UnitedHealth Study Shows Sports Video Games Help Children lose Weight

Mar 3 2014, 5:10pm CST | by

How do you turn watching TV, a sedentary pastime linked to obesity, into a physical activity? Introduce sports video games.

A randomized, 16-week study shows that overweight children who expended energy by simulating bowling, soccer, or track and field,
lost more than two and a half times their body mass index, compared to those who only followed a weight loss program. (Age and sex are taken into account when measuring body fat in children). The results were published in JAMA Pediatrics today./>

UnitedHealth Group, the study’s sponsor, based the trial on a weight loss program it launched in 2011. Called JOIN for ME, it is available in six states. Under the guidance of a coach, children who are overweight or obese, attend weekly group sessions with their parents for 16 weeks at YMCAs, and Boys & Girls Clubs. Goals include tracking calories (sweets and fried foods are limited to two servings a day), physical activity, and screen time (two hours a day). After 16 weeks, they can opt to attend monthly sessions for an additional eight months.

A study published in Pediatrics in 2012 gave the program a small boost, with the percentage of overweight children dropping by 3.4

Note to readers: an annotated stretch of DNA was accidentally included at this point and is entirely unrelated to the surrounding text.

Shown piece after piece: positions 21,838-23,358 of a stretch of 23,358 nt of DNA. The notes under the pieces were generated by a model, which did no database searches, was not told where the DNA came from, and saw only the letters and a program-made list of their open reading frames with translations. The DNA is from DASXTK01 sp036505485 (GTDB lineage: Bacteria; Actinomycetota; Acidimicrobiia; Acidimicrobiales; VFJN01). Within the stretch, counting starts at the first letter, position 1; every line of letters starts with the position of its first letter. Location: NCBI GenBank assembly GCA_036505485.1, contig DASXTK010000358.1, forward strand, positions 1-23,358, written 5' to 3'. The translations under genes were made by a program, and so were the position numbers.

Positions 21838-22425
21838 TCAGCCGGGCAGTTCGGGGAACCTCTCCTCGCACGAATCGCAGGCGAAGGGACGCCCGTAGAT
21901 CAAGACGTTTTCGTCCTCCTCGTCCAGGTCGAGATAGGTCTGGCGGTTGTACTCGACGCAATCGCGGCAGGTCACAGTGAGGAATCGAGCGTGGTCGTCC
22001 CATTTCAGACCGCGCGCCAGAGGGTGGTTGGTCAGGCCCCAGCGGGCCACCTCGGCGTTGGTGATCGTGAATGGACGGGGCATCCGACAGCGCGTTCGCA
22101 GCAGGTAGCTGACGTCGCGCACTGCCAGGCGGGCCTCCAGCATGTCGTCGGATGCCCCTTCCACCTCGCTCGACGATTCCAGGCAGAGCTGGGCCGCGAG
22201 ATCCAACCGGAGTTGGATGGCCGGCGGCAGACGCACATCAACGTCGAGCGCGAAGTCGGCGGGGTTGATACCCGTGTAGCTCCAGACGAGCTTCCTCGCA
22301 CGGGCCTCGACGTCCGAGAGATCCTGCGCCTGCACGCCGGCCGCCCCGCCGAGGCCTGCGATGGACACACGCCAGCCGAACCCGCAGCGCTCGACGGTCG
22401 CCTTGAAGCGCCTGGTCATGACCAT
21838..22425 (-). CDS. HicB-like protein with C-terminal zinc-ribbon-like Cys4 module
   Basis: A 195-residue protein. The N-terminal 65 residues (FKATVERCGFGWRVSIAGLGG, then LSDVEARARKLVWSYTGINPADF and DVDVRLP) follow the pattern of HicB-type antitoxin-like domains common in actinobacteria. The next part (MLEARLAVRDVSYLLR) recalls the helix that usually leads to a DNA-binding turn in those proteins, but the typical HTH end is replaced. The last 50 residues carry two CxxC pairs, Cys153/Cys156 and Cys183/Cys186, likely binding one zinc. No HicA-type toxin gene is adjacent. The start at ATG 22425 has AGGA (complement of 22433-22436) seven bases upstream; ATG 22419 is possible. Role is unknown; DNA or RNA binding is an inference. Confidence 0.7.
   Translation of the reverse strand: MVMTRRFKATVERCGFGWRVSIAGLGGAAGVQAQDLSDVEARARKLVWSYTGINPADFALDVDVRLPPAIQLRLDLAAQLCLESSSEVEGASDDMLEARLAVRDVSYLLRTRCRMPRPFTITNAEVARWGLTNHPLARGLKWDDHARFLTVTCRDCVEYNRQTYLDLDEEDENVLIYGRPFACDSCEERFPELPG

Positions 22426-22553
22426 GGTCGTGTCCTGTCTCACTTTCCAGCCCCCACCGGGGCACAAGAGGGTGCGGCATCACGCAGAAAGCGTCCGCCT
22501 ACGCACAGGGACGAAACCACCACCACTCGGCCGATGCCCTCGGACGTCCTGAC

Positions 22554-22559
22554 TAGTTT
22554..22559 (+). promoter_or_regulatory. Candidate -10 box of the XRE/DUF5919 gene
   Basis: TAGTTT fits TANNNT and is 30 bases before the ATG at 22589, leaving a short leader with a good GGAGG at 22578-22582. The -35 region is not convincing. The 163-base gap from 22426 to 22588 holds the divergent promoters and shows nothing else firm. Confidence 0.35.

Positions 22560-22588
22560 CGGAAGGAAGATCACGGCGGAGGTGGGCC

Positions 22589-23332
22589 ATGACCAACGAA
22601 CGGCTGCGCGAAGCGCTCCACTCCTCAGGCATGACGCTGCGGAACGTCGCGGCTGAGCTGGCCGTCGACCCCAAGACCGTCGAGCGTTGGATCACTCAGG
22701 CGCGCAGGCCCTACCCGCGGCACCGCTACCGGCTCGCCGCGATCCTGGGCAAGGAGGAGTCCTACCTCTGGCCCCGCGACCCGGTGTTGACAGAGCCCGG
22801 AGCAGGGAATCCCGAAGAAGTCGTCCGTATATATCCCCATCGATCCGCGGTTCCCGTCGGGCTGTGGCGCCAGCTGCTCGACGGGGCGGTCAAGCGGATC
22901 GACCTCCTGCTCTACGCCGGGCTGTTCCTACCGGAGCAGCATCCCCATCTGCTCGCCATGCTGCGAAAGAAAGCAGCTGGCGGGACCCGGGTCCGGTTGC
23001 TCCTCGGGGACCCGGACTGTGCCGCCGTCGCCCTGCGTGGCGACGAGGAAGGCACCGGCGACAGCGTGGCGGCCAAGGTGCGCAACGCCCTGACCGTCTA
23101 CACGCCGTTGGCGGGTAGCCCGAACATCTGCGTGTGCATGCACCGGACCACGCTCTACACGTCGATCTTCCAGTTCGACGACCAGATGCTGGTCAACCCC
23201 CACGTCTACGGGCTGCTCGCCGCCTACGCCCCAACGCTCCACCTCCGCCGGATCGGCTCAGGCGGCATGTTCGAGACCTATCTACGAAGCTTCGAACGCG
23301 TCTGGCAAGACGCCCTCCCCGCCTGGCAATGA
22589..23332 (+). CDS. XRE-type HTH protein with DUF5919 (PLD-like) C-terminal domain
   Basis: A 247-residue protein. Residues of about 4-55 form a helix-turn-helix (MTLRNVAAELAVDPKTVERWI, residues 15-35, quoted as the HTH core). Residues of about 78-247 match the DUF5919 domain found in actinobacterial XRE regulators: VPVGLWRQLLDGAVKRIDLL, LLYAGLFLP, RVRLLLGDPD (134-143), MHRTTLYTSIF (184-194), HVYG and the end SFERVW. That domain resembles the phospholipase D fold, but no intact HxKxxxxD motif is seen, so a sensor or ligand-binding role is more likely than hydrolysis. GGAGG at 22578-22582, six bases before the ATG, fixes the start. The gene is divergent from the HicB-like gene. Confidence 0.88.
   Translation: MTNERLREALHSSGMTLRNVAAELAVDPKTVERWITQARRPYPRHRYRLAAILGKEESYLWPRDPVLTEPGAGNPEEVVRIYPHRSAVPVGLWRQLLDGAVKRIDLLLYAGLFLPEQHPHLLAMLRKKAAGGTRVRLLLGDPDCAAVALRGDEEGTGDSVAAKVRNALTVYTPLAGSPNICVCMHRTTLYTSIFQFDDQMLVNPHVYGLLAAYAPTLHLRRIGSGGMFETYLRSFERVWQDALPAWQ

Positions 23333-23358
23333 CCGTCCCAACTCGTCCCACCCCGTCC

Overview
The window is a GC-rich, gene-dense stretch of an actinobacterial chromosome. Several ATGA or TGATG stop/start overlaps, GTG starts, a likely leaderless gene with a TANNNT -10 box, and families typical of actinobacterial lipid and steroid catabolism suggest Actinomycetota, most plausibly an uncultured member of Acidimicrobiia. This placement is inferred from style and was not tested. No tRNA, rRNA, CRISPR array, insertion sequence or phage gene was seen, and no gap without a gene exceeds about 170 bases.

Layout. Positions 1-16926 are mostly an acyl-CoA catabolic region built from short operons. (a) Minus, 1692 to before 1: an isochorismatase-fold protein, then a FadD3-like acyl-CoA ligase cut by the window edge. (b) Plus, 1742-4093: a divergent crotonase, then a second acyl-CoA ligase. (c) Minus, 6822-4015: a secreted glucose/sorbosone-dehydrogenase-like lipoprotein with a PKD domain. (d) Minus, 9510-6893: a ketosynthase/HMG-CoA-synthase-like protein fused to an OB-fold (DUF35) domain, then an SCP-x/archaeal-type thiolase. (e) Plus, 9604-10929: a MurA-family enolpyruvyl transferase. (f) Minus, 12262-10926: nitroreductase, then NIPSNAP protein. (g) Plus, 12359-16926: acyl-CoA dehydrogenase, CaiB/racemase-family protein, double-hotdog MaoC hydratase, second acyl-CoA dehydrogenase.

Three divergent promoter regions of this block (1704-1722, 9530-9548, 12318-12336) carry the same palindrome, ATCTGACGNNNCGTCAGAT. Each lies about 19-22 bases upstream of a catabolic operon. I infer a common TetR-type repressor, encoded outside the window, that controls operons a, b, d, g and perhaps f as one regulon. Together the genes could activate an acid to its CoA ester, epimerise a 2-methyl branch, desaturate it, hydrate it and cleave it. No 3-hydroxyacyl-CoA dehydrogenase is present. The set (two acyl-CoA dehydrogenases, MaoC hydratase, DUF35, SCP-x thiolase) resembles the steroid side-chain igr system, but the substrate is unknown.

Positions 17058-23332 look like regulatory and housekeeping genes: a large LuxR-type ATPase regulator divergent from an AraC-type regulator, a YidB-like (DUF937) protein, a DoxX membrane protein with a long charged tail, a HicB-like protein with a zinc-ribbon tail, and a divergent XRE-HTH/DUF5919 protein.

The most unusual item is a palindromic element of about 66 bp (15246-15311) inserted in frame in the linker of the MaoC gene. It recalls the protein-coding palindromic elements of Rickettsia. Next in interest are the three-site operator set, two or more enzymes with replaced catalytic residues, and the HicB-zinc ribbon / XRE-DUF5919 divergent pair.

percentage points at 24 weeks./>

JOIN for ME borrows from the landmark Diabetes Prevention Program, conducted by the National Institutes of Health. It demonstrated that healthy eating and regular exercise along with counseling, were more effective than medication at preventing diabetes. The success of that study led the Centers for Disease Control and Prevention to launch a similar 16-week program for adults in partnership with the YMCA and UnitedHealth. “Why not use the same winning formula?” says Deneen Vojta, a pediatrician in charge of clinical affairs at UnitedHealth, and a principal investigator on the JOIN for ME study.

With video games increasingly pervasive, she, and other researchers, decided to find out whether adding a game to UnitedHealth’s weight loss program would nudge kids, ages 8 to 12, to be even more active. Of the 75 children in the study, 34 received Microsoft's Xbox 360 consoles with Kinnect, and two games–Kinnect Adventures and Kinnect Sports, with the second one given midway through the study.

Notably, children did not receive instructions on how long to use the games. Although Vojta doesn’t know whether they exercised the whole time in front of a screen, that group registered an additional 7.4 minutes a day in moderate to vigorous activity, which could translate into a yearly loss of four pounds of fat.

Despite promising results, issues include affordability for low-income families, and potential boredom with the games.

Vojta is considering offering JOIN for ME online, which could lower costs, and make it more widely available. “No one believes that gaming
is going to solve obesity,” she says.  “It’s a signal for the health care and gaming industries that although passive screen time contributed to obesity, it could contribute to a solution.”/>

Source: Forbes Business

 
 
 

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